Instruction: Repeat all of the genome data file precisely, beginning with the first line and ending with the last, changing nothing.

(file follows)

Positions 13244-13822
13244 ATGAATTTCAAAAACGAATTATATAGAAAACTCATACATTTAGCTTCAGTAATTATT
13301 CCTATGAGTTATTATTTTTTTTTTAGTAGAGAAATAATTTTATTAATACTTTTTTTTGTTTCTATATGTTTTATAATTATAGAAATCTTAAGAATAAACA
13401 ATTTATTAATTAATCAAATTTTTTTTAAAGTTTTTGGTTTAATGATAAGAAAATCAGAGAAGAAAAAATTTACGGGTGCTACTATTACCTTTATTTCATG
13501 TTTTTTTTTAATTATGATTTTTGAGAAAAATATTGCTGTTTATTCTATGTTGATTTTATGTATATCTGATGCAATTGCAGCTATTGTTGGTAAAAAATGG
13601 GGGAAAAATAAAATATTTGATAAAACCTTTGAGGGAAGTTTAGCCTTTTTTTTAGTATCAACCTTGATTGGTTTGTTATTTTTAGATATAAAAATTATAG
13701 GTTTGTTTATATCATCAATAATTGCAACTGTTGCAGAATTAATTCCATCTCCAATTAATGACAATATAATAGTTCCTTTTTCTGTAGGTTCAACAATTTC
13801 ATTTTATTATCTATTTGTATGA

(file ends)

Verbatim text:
Positions 13244-13822
13244 ATGAATTTCAAAAACGAATTATATAGAAAACTCATACATTTAGCTTCAGTAATTATT
13301 CCTATGAGTTATTATTTTTTTTTTAGTAGAGAAATAATTTTATTAATACTTTTTTTTGTTTCTATATGTTTTATAATTATAGAAATCTTAAGAATAAACA
13401 ATTTATTAATTAATCAAATTTTTTTTAAAGTTTTTGGTTTAATGATAAGAAAATCAGAGAAGAAAAAATTTACGGGTGCTACTATTACCTTTATTTCATG
13501 TTTTTTTTTAATTATGATTTTTGAGAAAAATATTGCTGTTTATTCTATGTTGATTTTATGTATATCTGATGCAATTGCAGCTATTGTTGGTAAAAAATGG
13601 GGGAAAAATAAAATATTTGATAAAACCTTTGAGGGAAGTTTAGCCTTTTTTTTAGTATCAACCTTGATTGGTTTGTTATTTTTAGATATAAAAATTATAG
13701 GTTTGTTTATATCATCAATAATTGCAACTGTTGCAGAATTAATTCCATCTCCAATTAATGACAATATAATAGTTCCTTTTTCTGTAGGTTCAACAATTTC
13801 ATTTTATTATCTATTTGTATGA